functionschemesicp

Are Scheme functions one liners?


I am following Structure and Interpretation of Computer Programs and while attempting to solve Ex 1.3 I arrived at the following code as my first attempt:

(define (sumsq a b c)(
(define highest (if (> (if (> a b) a b) (if (> a c) a c)) (if (> a b) a b) (if (> a c) a c)))
(define second_h (if (> (if (> a b) b a) (if (> a c) c a)) (if (> a b) b a) (if (> a c) c a)))
(+ (* highest highest) (* second_h second_h)))

It was not working and I looked up the solution and found them at SICP Wiki

;; ex 1.3
;; implemented using only techniques covered to this point

(define (square x) (* x x))

(define (sum-of-squares x y)
  (+ (square x) (square y)))

(define (largest-two-of-three x y z)
  (if (>= x y)
      (sum-of-squares x (if (>= y z) y z))
      (sum-of-squares y (if (>= x z) x z))))

The difference was that I was using multiple statements to define variables and then sum the squares, while the correct way is to define each of my lines as functions.

Are functions in Scheme one liners? Or did I miss the whole thing?


Solution

  • What you wrote (minus one extra paren) is:

    (define (sumsq a b c)
      (define highest
        (if (> (if (> a b) a b)
               (if (> a c) a c))
          (if (> a b) a b)
          (if (> a c) a c)))
      (define second_h
        (if (> (if (> a b) b a)
               (if (> a c) c a))
          (if (> a b) b a)
          (if (> a c) c a)))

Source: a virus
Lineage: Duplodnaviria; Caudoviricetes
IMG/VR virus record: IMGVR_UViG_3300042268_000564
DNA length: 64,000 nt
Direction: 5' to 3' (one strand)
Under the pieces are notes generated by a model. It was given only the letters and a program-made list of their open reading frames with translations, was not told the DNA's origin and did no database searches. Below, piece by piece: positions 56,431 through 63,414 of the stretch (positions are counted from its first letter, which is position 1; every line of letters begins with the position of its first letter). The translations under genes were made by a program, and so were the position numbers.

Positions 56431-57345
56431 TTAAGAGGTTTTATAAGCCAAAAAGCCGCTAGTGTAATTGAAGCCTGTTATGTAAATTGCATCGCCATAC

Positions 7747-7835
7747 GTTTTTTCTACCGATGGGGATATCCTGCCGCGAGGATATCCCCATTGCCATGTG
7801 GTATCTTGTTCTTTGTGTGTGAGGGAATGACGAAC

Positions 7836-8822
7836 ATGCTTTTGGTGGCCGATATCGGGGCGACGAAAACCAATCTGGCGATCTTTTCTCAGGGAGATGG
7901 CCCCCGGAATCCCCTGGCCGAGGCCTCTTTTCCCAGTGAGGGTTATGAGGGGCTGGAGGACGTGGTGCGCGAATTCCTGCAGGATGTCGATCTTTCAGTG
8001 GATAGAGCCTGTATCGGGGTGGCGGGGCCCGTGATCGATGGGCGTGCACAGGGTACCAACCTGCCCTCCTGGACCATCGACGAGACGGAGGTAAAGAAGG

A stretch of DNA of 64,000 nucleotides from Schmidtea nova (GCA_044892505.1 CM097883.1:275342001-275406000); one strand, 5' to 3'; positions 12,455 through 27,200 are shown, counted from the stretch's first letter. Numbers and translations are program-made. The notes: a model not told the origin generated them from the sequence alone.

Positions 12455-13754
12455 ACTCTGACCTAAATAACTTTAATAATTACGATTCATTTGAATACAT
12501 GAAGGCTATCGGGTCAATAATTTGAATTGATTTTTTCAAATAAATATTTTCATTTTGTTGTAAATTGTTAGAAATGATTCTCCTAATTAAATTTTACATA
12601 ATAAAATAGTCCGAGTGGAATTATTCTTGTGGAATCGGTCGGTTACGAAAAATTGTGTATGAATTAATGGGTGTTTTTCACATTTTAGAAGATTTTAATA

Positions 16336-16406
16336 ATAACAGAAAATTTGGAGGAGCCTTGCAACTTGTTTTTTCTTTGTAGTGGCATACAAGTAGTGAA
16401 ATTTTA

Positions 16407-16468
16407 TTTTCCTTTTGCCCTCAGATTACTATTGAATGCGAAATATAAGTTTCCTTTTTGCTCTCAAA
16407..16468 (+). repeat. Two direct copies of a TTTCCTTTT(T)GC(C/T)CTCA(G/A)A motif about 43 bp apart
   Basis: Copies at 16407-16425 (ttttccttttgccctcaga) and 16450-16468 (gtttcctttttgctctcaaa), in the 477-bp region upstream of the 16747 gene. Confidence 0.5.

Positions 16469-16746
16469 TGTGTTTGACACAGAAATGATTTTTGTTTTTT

(+ (* highest highest) (* second_h second_h)))
    

    Their solution does separate squares and sum-of-squares into separate functions, but I don't think that that's what's important. Not writing (+ (* a a) (* b b)) will stop you from having to name the two values you're calculating, which will let you write the function as one big expression at the end, but there are bigger things to worry about now.

    I think the problem you're having is that your (if...) expressions are too big to easily understand. Notice that there are two patterns which show up many times: (if (> a b) a b) and (if (> a b) b a). These are the max and min functions, so it's useful to define them as such:

    (define (min a b) (if (< a b) a b))
    (define (max a b) (if (< a b) b a))
    

    This way, you can rewrite your solution as:

    (define (sumsq a b c)
      (define highest
        (if (> (max a b) (max a c))
          (max a b)
          (max a c)))
      (define second_h
        (if (> (min a b) (min a c))
          (min a b)
          (min a c)))
      (+ (* highest highest) (* second_h second_h)))
    

    Simplifying it again gives:

    (define (sumsq a b c)
      (define highest
        (max (max a b) (max a c)))
      (define second_h
        (max (min a b) (min a c)))
      (+ (* highest highest) (* second_h second_h)))
    

    Notice how this writing is much more easy to reason with, (max (max a b) (max a c)) is obviously the maximum of a b and c, and can actually be rewritten as (max (max a b) c). Looking at second_h, though, it's not obvious that it's correct. What will happen when a is the smallest of the three values?

    The trick they use in their solution is to first compare x and y. if x < y, then you know that y is not the smallest of the three, so it is either highest or second highest. The other number you will want to use is the higher of x and z, since the lower of those two will be the smallest of the three, which you want to ignore. Similar logic applies when y < x.